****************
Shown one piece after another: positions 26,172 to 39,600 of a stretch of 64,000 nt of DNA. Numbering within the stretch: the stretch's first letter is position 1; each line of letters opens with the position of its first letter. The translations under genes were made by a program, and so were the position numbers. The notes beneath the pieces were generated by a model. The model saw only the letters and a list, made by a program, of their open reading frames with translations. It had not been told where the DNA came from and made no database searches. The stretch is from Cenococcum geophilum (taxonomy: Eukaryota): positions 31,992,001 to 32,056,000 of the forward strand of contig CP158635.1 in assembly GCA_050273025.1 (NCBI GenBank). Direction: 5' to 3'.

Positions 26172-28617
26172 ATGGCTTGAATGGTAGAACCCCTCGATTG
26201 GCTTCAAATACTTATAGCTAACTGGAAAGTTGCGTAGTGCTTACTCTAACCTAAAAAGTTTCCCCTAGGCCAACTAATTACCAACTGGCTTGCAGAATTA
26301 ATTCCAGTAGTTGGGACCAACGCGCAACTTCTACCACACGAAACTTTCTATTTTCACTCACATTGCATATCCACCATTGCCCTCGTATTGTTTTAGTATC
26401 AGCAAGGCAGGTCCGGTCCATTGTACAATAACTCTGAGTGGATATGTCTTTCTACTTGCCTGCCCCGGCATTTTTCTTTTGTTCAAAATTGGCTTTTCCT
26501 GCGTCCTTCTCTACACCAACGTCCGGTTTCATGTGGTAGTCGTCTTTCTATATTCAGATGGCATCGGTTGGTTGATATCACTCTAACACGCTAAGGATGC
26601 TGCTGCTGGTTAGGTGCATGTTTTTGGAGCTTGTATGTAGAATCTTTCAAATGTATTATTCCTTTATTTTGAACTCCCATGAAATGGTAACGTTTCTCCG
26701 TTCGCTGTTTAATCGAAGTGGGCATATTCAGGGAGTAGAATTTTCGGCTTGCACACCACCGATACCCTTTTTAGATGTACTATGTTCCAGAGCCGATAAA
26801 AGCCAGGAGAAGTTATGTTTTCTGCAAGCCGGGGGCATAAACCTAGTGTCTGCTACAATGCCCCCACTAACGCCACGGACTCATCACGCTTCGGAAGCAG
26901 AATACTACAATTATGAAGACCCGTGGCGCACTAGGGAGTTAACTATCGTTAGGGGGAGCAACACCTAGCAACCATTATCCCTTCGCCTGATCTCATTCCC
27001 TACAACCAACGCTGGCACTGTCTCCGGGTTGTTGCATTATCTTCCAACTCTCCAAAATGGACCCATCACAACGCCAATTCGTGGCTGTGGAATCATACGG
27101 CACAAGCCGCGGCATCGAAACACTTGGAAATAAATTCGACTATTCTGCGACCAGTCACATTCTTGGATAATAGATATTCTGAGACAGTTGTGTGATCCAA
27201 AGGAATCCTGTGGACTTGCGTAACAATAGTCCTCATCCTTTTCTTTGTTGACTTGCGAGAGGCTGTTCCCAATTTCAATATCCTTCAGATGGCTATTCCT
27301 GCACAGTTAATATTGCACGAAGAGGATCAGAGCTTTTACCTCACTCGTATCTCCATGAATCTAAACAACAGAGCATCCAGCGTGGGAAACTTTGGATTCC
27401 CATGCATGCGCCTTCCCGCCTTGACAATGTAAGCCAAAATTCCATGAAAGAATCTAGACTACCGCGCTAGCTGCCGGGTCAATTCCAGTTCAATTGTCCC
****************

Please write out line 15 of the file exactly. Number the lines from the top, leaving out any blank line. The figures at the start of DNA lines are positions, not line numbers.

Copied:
27301 GCACAGTTAATATTGCACGAAGAGGATCAGAGCTTTTACCTCACTCGTATCTCCATGAATCTAAACAACAGAGCATCCAGCGTGGGAAACTTTGGATTCC